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today's leftovers

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  • Linux Pet Peeves: 5 Things That Really Grind my Gears
  • LHS Episode #293: Have Lawn Chair Will Broadcast

    Welcome to the 293rd installment of Linux in the Ham Shack! In the episode, the hosts tackle topics from upcoming RSGB contests on the new, hot FT-4 mode, the origin of "Mayday" as a distress call, magloop antennas, CoreCtrl, the vanishing floppy disk, DMR (Digital Mobile Radio) and much more. Thank you for tuning in and have a wonderful week.

  • DNS-over-HTTPS (DoH) Update – Detecting Managed Networks and User Choice

    At Mozilla, we are continuing to experiment with DNS-over-HTTPS (DoH), a new network protocol that encrypts Domain Name System (DNS) requests and responses. This post outlines a new study we will be conducting to gauge how many Firefox users in the United States are using parental controls or enterprise DNS configurations.

    With previous studies, we have tried to understand the performance impacts of DoH, and the results have been very promising. We found that DoH queries are typically the same speed or slightly slower than DNS queries, and in some cases can be significantly faster. Furthermore, we found that web pages that are hosted by Akamai–a content distribution network, or “CDN”–have similar performance when DoH is enabled. As such, DoH has the potential to improve user privacy on the internet without impeding user experience.

    Now that we’re satisfied with the performance of DoH, we are shifting our attention to how we will interact with existing DNS configurations that users have chosen.  For example, network operators often want to filter out various kinds of content. Parents and schools in particular may use “parental controls”, which block access to websites that are considered unsuitable for children. These controls may also block access to malware and phishing websites. DNS is commonly used to implement this kind of content filtering.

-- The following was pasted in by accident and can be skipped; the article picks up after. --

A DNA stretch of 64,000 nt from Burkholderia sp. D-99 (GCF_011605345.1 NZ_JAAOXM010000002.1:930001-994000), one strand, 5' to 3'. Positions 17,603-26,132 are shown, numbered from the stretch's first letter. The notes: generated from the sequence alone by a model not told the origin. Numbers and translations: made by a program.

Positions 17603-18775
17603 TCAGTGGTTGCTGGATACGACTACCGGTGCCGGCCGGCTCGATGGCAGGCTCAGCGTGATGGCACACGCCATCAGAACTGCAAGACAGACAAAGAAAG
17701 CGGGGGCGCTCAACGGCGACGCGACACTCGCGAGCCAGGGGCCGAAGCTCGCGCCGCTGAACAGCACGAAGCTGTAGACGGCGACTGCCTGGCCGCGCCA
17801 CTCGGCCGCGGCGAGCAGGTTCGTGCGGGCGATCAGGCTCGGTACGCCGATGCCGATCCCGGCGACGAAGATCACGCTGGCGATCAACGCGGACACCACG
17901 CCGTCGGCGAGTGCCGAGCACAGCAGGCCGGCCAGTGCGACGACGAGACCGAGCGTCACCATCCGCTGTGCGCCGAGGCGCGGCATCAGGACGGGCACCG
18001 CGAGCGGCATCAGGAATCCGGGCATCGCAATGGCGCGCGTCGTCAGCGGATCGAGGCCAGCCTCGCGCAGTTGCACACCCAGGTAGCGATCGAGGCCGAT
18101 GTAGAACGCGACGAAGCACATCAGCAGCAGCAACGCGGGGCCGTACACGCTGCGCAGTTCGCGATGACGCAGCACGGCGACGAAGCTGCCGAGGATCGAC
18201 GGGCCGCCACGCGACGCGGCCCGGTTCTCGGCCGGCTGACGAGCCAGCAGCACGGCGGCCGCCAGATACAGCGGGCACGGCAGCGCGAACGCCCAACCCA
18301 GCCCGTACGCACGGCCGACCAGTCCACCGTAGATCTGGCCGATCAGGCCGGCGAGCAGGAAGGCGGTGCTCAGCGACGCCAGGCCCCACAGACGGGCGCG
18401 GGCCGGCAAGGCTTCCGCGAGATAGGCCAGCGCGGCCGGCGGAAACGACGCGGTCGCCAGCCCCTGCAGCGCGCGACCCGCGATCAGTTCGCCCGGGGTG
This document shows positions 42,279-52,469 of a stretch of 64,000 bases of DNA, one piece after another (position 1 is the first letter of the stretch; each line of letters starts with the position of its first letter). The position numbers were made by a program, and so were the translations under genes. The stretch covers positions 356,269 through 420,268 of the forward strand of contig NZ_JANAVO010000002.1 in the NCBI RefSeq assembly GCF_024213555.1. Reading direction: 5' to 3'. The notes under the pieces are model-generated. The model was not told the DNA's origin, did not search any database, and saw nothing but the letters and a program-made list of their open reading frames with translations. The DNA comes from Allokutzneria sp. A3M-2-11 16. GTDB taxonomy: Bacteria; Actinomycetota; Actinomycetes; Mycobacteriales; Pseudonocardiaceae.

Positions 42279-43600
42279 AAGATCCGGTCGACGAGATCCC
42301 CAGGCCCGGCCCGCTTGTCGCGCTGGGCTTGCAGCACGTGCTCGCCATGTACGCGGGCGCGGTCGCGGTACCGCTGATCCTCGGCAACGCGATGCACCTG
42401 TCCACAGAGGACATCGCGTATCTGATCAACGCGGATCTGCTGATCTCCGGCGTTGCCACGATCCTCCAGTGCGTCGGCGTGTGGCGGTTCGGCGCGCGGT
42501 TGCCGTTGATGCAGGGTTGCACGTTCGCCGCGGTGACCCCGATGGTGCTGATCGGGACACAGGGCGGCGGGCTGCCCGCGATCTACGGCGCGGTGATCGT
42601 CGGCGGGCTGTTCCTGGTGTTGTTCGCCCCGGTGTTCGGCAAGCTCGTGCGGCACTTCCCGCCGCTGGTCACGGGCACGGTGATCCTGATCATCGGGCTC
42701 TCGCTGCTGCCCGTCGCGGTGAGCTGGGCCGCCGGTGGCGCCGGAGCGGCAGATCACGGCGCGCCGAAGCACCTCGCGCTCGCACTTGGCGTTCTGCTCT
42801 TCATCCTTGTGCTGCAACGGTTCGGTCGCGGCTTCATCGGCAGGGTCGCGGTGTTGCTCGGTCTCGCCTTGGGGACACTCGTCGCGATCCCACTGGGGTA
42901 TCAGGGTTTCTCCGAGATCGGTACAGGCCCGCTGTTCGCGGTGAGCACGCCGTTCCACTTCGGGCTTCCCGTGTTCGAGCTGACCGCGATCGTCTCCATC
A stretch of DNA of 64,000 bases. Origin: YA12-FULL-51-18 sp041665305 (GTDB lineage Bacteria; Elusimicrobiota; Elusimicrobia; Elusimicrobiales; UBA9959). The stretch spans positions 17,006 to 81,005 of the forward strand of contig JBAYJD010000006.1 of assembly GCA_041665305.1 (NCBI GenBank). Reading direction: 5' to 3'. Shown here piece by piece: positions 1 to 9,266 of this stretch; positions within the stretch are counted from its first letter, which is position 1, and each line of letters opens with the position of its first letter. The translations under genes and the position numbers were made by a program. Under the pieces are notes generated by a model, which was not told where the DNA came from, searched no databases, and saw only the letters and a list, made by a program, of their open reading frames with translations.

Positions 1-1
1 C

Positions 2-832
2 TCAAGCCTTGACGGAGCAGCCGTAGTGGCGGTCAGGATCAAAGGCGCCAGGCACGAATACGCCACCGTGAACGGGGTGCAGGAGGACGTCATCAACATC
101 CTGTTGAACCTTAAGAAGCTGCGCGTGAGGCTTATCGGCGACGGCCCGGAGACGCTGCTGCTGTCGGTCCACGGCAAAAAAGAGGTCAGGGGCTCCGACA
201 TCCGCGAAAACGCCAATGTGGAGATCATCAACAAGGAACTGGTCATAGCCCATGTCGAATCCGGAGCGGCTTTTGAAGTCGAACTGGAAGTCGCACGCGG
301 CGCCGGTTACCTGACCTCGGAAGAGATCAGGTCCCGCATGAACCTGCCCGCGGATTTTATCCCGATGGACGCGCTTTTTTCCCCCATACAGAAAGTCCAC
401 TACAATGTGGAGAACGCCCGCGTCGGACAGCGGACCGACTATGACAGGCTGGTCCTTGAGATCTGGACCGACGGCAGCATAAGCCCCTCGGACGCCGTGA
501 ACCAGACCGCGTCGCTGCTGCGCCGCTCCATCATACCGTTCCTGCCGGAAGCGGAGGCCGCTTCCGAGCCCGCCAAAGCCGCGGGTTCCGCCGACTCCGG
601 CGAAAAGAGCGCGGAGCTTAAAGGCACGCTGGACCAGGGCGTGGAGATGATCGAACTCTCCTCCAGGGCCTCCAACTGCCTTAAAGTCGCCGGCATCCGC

• New CSS Features in Firefox 68

    Firefox 68 landed earlier this month with a bunch of CSS additions and changes. In this blog post we will take a look at some of the things you can expect to find, that might have been missed in earlier announcements.

  • How to Build a Career in Artificial Intelligence and Machine Learning?

    Math is just one of the skillsets that aspiring AI and ML professionals are expected to have. This is only one half the requirement, the other half is one’s expertise in programming languages, such as Java, C++, Python, and R.

    While C++ helps engineers increase the speed of their coding process, Python will help them understand and create complex algorithms. Python is also the go-to choice for ML developers, and also offers various libraries and frameworks to ease the process of creating an AI model. Similarly, R and Java help professionals understand stats and implement mappers, respectively. They are important considering the role of visualization in explaining AI.

More in Tux Machines

Proprietary Software and Security

  • Windows REvil ransomware gang taken down by US spies and allies: claim [iophk: Windows TCO]